Smartphones and iPads are the new indispensable IT tools in every company. The Bring Your Own Device (BYOD) trend has changed the way information is accessed and shared by employees across the globe and has urged IT departments to consider mobility as the core of their IT strategies. Though BYOD has been touted as the next trend, some IT professionals are BYOD reticent. They argue that the BYOD trend trickles in more complexities and vulnerabilities to the corporate security landscape, and thus are paralysed when taking the next step to transform their businesses with mobility.
However, there are five key reasons why BYOD matters and why there is no escaping from it:
BYOD is a tidal wave powered by users. Traditionally, IT departments controlled and regulated which mobile devices were allowed on the corporate floor. But today the tables have turned. Today’s dynamic mobile ecosystem pampers an average user with a plethora of choices. They pick mobile devices and conveniently use them to access corporate and personal emails, applications and documents.
BYOD boosts employee productivity. While for some organisations, the BYOD trend serves as a cost-saving tool, for many it bolsters employee morale, productivity, satisfaction and induces a better work-life balance.
The BYOD trend has added momentum to a string of other technology trends. Vendors and businesses are integrating multiple technologies (such as cloud storage services and mobile applications) to cater to the needs of consumers and interact in real time with their customers. Many businesses are deploying private app stores for their employees to facilitate secure data communication and interact with corporate systems wherever they are, whenever they want and using whichever devices they have.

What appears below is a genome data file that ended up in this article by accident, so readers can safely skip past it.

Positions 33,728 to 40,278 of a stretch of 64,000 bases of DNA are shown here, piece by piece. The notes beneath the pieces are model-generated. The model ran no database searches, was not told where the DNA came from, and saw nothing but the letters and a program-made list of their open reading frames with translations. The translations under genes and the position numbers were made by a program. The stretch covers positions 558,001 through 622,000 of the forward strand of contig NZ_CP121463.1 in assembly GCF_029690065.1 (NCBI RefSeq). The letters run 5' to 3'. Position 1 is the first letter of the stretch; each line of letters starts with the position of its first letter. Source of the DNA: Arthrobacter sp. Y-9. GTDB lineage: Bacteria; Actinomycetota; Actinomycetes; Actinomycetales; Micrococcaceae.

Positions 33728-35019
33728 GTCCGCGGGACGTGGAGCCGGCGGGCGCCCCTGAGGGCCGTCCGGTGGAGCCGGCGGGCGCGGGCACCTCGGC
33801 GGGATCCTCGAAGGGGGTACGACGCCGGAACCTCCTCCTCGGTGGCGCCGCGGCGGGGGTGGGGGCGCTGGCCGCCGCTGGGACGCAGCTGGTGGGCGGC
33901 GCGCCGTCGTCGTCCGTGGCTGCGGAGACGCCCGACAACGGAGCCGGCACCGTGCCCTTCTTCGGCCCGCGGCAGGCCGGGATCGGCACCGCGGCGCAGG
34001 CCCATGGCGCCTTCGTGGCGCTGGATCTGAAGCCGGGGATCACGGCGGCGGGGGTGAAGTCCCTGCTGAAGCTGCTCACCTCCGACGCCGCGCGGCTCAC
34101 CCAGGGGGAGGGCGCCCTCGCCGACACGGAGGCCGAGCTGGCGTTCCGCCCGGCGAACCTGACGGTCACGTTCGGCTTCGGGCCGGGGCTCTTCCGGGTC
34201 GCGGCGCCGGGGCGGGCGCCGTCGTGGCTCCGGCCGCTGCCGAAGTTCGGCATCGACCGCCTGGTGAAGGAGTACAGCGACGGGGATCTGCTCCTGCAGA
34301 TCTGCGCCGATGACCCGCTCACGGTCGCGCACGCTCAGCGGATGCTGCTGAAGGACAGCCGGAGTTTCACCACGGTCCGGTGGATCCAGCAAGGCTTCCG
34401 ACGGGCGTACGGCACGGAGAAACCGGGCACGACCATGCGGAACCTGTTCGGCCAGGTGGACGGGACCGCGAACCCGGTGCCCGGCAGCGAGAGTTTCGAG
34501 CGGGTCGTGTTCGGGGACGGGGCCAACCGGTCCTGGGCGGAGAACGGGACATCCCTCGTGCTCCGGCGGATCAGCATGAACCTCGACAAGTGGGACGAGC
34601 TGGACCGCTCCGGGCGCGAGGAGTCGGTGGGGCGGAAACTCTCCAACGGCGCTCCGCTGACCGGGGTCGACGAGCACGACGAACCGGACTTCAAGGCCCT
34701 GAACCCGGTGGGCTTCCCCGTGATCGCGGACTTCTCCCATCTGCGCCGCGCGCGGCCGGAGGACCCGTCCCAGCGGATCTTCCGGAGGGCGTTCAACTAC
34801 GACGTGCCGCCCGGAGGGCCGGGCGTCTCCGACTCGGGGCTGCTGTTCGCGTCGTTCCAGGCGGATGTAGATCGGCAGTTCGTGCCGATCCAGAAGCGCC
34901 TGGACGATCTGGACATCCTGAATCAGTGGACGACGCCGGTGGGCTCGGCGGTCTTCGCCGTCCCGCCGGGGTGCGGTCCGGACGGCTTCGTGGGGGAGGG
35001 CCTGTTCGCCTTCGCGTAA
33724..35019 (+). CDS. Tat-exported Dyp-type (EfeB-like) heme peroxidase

Unmanaged BYOD can impact business reputation and spell disaster. Unguarded mobile devices are popular plug-ins for cybercriminals and an easy gateway for malware infestation. If an unmanaged BYOD device housing sensitive corporate data gets attacked or lost, businesses can face lose customer confidence, face competitive pressure, privacy complaints and severe legal complications. This is especially true in regulated industries such as healthcare.
BYOD will continue with either active or passive IT acceptance. As ActiveSync is enabled in mail servers, BYOD is already prevalent in many organisations, albeit with passive corporate IT acceptance. Also, since BYOD is driven by CXOs and senior executives, IT cannot say ‘No’.
So does BYOD add risk to an enterprise? It does. But the fact is employees are already using their personal mobile devices for business anyway. The IT strategy must be to empower the business but secure the risk. While comprehensive mobile security solutions are a foundation for BYOD management, the key lies in figuring out the right balance of software, MDM tools, people, processes and staff training. Lastly, to suppress BYOD privacy concerns, it is important that IT departments evaluate an MDM solution that blocks the collection of selected personal data such as a device’s location and installed applications. Employees may be apprehensive about using their personal mobile devices for business purposes if policies and processes are not in place to protect their privacy.
(The author works as a technical writer for MaaS360, a mobile device management company)